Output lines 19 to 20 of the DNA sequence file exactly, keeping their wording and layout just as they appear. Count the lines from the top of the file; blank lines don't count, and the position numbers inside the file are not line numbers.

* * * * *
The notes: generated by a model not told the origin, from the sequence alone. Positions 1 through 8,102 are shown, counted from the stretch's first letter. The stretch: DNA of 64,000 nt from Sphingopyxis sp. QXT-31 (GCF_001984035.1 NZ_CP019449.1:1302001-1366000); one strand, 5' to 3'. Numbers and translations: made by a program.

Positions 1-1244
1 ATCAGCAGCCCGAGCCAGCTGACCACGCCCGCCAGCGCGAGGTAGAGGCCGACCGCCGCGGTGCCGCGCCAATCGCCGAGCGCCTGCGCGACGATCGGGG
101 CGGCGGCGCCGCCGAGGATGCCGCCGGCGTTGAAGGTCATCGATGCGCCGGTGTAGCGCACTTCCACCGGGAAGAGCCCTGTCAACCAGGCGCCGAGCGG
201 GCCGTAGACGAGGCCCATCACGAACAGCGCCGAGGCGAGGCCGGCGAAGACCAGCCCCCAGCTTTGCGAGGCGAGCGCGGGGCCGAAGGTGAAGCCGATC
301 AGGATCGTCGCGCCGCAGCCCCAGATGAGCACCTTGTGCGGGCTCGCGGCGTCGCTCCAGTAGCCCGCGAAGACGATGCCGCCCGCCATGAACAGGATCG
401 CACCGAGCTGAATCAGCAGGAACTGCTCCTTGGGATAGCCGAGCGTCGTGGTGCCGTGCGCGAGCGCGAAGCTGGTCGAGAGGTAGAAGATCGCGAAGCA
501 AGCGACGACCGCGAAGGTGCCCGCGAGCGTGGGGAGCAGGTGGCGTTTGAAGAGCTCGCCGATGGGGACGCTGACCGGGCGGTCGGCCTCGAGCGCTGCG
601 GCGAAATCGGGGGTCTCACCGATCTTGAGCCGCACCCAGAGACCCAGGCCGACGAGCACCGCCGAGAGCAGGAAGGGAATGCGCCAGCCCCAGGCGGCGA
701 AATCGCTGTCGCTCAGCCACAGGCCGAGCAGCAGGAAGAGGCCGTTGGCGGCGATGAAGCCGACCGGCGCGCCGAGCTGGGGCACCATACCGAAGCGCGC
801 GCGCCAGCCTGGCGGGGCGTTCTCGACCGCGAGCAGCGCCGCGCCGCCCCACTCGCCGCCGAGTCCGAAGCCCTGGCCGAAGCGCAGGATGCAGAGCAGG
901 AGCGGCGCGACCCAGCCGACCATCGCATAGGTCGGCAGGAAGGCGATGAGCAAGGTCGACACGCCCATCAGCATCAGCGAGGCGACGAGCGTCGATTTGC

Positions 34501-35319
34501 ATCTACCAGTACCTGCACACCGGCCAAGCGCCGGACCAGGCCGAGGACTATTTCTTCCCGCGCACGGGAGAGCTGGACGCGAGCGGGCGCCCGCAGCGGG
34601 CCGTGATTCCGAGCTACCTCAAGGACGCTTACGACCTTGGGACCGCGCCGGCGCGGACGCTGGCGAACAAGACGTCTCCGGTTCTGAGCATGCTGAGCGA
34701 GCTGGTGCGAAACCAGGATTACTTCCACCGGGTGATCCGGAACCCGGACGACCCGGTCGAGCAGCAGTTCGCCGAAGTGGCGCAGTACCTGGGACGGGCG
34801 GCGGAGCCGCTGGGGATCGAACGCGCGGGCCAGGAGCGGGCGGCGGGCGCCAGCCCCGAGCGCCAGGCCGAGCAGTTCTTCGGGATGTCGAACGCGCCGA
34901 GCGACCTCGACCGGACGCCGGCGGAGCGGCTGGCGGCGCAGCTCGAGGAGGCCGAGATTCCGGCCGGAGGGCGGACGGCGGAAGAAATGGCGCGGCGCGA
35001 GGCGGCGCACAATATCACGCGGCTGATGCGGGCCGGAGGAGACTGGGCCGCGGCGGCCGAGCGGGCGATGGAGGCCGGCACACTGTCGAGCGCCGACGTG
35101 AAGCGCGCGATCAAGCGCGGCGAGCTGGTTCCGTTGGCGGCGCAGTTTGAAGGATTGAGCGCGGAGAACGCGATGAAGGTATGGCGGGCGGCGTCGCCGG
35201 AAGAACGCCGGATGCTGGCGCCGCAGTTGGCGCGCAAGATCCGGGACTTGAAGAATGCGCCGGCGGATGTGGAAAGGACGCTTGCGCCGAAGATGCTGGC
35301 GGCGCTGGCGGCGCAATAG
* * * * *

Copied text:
35001 GGCGGCGCACAATATCACGCGGCTGATGCGGGCCGGAGGAGACTGGGCCGCGGCGGCCGAGCGGGCGATGGAGGCCGGCACACTGTCGAGCGCCGACGTG
35101 AAGCGCGCGATCAAGCGCGGCGAGCTGGTTCCGTTGGCGGCGCAGTTTGAAGGATTGAGCGCGGAGAACGCGATGAAGGTATGGCGGGCGGCGTCGCCGG